Depardieu steered the Aston Martin between the dense trees, and Denise moaned as her car struck every rut in the neglected lane. “Are you certain this is the way?” he asked.
“You saw the directions.” Napoleon held up the yellowed sheet. “Onward to glory.”
After a several more minutes of rough travel, Depardieu stopped the car. “I see something ahead. Is that a gate?”
Napoleon got out of the car to reconnoiter. A stone wall covered in moss and vines stretched out to either side, almost imperceptible from the undergrowth. A high, rusting gate blocked the lane.
“Hello,” Napoleon called. No one answered. He pushed at the gate. The hinges screamed in protest but the heavy portal swung slowly inward. When there was enough room for the Aston Martin to pass, he returned to the car, wiping his hands on his handkerchief.
They drove on and rounded a corner. The trees fell away, replaced by an overgrown lawn. At its center loomed a dilapidated villa, its once pristine stucco crumbling, its shutters hanging at weird angles.
“Creepy,” Denise breathed.
They parked the car and cautiously approached the front doors. Chips of peeling paint rained down as Napoleon worked the knocker. A scuttling noise came from inside the villa.
“Rats,” Denise squeaked and clung to Illya’s arm.
“I don’t think so,” Napoleon said. “Someone’s coming.”
The noise gradually grew louder until it stopped on the other side of the door, which slowly creaked open. An ancient butler, his back twisted into a stoop, canted his head to peer at them from beneath a fringe of white hair. “Yes,” he wheezed.
“We are here to see Madame Dillon,” Napoleon said.
“What?” the butler asked.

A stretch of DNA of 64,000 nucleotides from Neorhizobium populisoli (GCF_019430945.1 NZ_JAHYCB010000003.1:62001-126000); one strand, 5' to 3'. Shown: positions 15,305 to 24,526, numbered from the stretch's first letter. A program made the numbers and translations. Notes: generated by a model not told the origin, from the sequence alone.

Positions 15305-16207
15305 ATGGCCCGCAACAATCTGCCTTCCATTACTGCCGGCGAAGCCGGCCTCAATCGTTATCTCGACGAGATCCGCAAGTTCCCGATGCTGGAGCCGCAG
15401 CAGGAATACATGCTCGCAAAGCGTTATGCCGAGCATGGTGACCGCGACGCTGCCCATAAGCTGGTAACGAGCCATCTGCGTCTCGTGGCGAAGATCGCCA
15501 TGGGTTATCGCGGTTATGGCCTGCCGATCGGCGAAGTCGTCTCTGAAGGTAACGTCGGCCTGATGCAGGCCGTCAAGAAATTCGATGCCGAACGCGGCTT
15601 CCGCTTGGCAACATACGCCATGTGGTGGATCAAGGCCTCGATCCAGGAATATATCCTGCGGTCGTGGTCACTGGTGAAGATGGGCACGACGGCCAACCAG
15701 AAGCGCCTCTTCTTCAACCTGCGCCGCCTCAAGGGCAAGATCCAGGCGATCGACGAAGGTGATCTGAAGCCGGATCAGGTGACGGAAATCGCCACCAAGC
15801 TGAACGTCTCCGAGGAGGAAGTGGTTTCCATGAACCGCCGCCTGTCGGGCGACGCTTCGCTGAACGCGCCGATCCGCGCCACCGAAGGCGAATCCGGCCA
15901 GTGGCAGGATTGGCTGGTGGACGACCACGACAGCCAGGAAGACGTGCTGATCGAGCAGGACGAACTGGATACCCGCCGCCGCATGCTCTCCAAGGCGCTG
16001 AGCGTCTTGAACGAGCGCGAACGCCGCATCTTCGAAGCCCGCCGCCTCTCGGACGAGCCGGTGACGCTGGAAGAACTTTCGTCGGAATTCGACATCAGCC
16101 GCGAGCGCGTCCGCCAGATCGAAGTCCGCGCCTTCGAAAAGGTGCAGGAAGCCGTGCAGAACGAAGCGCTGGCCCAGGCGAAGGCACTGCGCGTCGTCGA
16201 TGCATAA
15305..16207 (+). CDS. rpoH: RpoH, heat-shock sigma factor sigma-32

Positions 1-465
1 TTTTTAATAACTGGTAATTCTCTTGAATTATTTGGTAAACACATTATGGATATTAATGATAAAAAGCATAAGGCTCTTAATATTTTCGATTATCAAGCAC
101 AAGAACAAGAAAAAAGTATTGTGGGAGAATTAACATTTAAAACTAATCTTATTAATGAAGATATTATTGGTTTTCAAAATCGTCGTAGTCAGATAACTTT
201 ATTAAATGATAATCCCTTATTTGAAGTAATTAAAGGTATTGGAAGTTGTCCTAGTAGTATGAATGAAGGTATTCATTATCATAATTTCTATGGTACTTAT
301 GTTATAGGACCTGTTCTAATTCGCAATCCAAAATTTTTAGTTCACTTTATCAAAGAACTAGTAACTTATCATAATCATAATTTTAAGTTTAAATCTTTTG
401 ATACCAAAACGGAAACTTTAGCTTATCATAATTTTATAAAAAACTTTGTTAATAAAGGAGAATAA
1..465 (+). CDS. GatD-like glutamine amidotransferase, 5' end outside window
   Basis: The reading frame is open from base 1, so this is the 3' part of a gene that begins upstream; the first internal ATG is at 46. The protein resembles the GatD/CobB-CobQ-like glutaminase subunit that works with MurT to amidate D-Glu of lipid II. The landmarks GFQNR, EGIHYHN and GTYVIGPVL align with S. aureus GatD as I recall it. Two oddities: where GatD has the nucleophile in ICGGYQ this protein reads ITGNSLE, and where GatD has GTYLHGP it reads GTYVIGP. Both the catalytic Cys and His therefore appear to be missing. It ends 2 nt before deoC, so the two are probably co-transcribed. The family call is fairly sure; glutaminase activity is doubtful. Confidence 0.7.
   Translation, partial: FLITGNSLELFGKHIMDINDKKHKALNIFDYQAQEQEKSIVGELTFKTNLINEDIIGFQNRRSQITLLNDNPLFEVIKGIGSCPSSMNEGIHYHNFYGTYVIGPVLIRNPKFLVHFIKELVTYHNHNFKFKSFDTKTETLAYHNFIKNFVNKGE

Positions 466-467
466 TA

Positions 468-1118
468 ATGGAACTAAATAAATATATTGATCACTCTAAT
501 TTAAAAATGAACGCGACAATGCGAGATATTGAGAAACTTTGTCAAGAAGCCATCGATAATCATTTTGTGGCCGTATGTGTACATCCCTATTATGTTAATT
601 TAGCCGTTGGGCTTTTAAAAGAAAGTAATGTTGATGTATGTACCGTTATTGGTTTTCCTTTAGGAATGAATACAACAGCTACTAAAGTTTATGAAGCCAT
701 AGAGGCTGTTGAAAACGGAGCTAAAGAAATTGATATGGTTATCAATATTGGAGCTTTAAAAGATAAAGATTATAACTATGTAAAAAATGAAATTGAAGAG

Napoleon leaned forward and repeated his pronouncement in a yell.
“Madame is not at home to anyone today,” the butler declared breathlessly and began to close the door.
“We have an invitation.” Napoleon thrust the paper under the old man’s nose.
“Can’t read it. Don’t have my glasses.”
Illya stepped forward. “Here. Try mine.” He fished his black-rimmed glasses from his jacket and pressed them into the old man’s hand.
After several shaky attempts, the butler managed to push Illya’s glasses onto his face. He held the invitation at arm’s length and mumbled to himself as he slowly read it. “Very well,” he grumbled, stepping back.
Illya caught his glasses as they slid from the butler’s downturned nose. They entered the foyer, and the door was shut noisily behind them.
“This way,” the butler rasped.
They followed his faded black livery down the hall. The interior suffered from the same neglect as the outside. Cracks and damp marred the walls, and bits of decayed plaster littered the floors.
He opened a door and wheezed, “Your guests, Madame.”
Denise gasped as they passed the threshold. It was as if they had stepped back in time. The small sitting room was well preserved. Ornate plasterwork decorated the walls and ceiling. Antique furniture gleamed in the flickering light of the candle sconces.
A small fire blazed in the hearth. On a chair beside it, protected by a screen, sat an elderly lady. She wore a long black dress with a fringed shawl wrapped around her shoulders. Silver curls, artfully arranged across her forehead, were held in place by a fine net. A cap of white Calais lace covered the rest of her hair.
“Come closer, please,” Madame Dillon said in a reedy voice that matched her handwriting.
They crossed the Aubusson carpet that lay atop the polished floor. Napoleon gave a slight bow and performed the introductions. “Thank you for seeing us, Madame.”
She inclined her head regally and indicated the settees with a small wave of her gnarled fingers.
They lowered themselves carefully onto delicate sofas upholstered in striped silk. Silence ensued. The small room grew uncomfortably warm. Depardieu discretely blotted his forehead with a handkerchief, while Denise stifled a yawn. Madame Dillon’s chin dropped slowly to her chest.